Runs of homozygosity and testicular cancer risk

UK Testicular Cancer Collaboration, The PRACTICAL Consortium

Research output: Contribution to journalArticlepeer-review

3 Citations (Scopus)

Abstract

Background: Testicular germ cell tumour (TGCT) is highly heritable but > 50% of the genetic risk remains unexplained. Epidemiological observation of greater relative risk to brothers of men with TGCT compared to sons has long alluded to recessively acting TGCT genetic susceptibility factors, but to date none have been reported. Runs of homozygosity (RoH) are a signature indicating underlying recessively acting alleles and have been associated with increased risk of other cancer types. Objective: To examine whether RoH are associated with TGCT risk. Methods: We performed a genome-wide RoH analysis using GWAS data from 3206 TGCT cases and 7422 controls uniformly genotyped using the OncoArray platform. Results: Global measures of homozygosity were not significantly different between cases and controls, and the frequency of individual consensus RoH was not significantly different between cases and controls, after correction for multiple testing. RoH at three regions, 11p13-11p14.3, 5q14.1-5q22.3 and 13q14.11-13q.14.13, were, however, nominally statistically significant at p < 0.01. Intriguingly, RoH200 at 11p13-11p14.3 encompasses Wilms tumour 1 (WT1), a recognized cancer susceptibility gene with roles in sex determination and developmental transcriptional regulation, processes repeatedly implicated in TGCT aetiology. Discussion and conclusion: Overall, our data do not support a major role in the risk of TGCT for recessively acting alleles acting through homozygosity, as measured by RoH in outbred populations of cases and controls.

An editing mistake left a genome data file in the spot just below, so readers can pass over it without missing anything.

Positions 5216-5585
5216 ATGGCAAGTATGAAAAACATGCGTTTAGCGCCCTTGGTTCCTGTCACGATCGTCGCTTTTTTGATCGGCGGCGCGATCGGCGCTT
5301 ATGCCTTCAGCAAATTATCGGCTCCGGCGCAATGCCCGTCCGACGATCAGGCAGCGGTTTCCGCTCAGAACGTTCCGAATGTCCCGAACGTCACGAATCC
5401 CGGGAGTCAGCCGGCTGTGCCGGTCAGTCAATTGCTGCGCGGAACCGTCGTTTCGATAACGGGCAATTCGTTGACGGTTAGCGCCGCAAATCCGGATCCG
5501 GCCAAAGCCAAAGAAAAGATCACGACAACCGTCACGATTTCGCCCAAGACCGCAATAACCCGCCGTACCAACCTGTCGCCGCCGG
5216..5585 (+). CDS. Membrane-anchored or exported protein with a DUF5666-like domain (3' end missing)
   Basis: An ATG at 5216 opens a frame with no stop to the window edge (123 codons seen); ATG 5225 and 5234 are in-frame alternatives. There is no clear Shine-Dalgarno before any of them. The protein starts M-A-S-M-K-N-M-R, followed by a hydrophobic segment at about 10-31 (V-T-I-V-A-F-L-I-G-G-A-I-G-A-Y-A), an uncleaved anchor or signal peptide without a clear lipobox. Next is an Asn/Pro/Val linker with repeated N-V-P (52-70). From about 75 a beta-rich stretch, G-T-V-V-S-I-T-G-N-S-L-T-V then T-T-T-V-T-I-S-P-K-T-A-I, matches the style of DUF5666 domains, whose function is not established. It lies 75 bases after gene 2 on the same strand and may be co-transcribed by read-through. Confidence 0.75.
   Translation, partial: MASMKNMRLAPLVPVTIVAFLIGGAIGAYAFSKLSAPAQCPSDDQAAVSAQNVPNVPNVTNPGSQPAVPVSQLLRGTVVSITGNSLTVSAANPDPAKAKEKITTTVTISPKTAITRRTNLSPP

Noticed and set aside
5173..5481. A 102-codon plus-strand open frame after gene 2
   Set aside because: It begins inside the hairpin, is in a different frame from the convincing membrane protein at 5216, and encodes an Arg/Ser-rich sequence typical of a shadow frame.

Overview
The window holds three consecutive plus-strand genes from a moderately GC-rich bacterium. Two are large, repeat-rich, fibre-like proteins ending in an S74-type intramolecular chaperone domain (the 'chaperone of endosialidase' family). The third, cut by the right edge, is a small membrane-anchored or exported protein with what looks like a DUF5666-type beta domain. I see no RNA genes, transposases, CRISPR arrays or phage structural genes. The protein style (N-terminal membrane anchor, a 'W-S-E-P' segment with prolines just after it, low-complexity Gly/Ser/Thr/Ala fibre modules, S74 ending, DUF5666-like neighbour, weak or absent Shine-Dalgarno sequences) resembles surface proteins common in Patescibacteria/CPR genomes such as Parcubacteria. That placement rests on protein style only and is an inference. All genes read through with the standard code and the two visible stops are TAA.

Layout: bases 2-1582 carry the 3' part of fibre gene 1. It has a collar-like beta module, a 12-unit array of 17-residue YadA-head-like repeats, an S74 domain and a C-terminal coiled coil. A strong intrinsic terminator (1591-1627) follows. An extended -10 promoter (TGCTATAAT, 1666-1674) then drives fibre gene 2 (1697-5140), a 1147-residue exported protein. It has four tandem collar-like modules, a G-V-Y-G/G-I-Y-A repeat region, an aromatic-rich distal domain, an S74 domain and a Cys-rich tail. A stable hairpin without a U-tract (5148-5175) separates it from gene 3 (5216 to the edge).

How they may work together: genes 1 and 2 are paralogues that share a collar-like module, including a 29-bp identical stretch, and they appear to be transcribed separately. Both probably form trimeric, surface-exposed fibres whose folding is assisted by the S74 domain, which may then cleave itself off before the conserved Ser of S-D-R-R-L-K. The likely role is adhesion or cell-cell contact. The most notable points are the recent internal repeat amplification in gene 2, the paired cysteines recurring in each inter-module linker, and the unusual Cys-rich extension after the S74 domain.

Original languageEnglish
Pages (from-to)555-564
JournalAndrology
Volume7
Issue number4
DOIs
Publication statusPublished - 16 Jul 2019

Keywords

  • cancer
  • genetics
  • genome-wide association studies
  • homozygosity mapping
  • recessive
  • runs of homozygosity
  • testicular germ cell tumour

ASJC Scopus subject areas

  • Endocrinology, Diabetes and Metabolism
  • Reproductive Medicine
  • Endocrinology
  • Urology

Fingerprint

Dive into the research topics of 'Runs of homozygosity and testicular cancer risk'. Together they form a unique fingerprint.

Cite this